STOCKTON, Mo. — A Missouri boarding school for boys labeled the “Christian Reform School from Hell” by Rolling Stone magazine has announced it will be closing this month.
In a statement obtained by 5 On Your Side, Bryan Clemensen, former director of the Agape Boarding School, wrote:
“For the past 30 years Agape Boarding School has provided over 6,000 boys with an opportunity to get their life back on track and toward a bright future. Agape has made the decision to stop providing services to the boys in its care effective Jan. 20. Agape’s focus is getting the boys who remain in the program safely transitioned to their parents or to foster care, other group homes or residential programs. Agape’s decision to close is voluntary and solely due to the lack of financial resources to continue caring for the boys.”
Robert Bucklin said he spent five years at the Baptist facility in Stockton, Missouri, and was the victim of abuse there.
“After years of fighting for justice, justice has finally prevailed,” he said moments after learning the school was closing. “Today, hundreds of victims can finally start to begin to heal. This is just the beginning, we want to see more legislation not only in Missouri, but all over the U.S. to prevent situations like this from happening.”
Bucklin, now 28 and living in Michigan, said he attended the school from 2007-2012.
Agape's trouble began in 2020 when former students came forward with abuse allegations. One former student said he was raped at Agape and was called “seizure boy” because of his epilepsy. Others said they suffered permanent injuries from being disciplined or forced to work long hours of manual labor.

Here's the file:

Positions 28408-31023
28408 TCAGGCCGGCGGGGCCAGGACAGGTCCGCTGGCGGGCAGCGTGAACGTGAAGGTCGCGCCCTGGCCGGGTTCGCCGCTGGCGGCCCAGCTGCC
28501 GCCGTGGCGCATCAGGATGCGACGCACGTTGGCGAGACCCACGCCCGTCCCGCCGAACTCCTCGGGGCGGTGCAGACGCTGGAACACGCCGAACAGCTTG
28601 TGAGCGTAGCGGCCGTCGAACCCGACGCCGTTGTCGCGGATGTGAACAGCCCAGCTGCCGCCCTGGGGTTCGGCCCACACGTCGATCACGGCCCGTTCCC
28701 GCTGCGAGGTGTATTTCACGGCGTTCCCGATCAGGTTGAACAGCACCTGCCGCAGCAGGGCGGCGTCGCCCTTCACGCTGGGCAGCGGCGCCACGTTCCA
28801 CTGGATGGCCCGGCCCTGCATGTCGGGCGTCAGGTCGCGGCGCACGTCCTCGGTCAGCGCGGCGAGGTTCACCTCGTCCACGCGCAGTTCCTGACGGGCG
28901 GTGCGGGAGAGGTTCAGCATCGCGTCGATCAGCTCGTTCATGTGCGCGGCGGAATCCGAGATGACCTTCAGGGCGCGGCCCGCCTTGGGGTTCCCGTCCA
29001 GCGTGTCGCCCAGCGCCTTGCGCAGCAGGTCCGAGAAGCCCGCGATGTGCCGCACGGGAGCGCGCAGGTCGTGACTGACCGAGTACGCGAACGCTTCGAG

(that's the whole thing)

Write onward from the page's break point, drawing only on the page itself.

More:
Allegations of physical and sexual abuse at Agape and Circle of Hope Girls’ Ranch prompted a state law in 2021 requiring stricter oversight of such facilities. Missouri previously had virtually no oversight for religious boarding schools.
In 2021, Agape’s longtime doctor, David Smock, was charged with child sex crimes and five employees were charged with low-level abuse counts. Then-Attorney General Eric Schmitt’s office contended that 22 workers should have been charged, and with more serious crimes. But in Missouri, only the local prosecutor can file charges, and Cedar County Prosecuting Attorney Ty Gaither has said no additional employees would be charged.
Meanwhile, the husband-and-wife founders of Circle of Hope, Boyd and Stephanie Householder, face a combined 99 charges that include child abuse and neglect, sex crimes and other counts. The school closed in 2020 amid investigations.
Several lawsuits filed on behalf of former students also have named Agape and Circle of Hope. One former Agape student who sued, Robert Bucklin, said the closure means justice “has finally prevailed."
“Today, the many victims who have come forth can rest assured that no more children will be hurt at Agape Boarding School,” Bucklin said in a text. “The healing process can start for so many.”
Among other things, the new state law allows state or local authorities to petition the court for closure of a facility if children's safety or health are believed to be in immediate danger.
Schmitt last year asked a Cedar County judge to close Agape, but the judge had not yet issued a decision. Schmitt was elected to the U.S. Senate last year and sworn in this month.
Missouri’s new Attorney General Andrew Bailey has said he would continue the state’s legal action against Agape when he was sworn in on Jan. 3.
The school has been under investigation for abuse allegations for more than a year.
In June, the school lost its accreditation from the National Council of Private School Accreditation and the Association of Christian Teachers and Schools, according to the Springfield News Leader.
The Associated Press contributed to this report.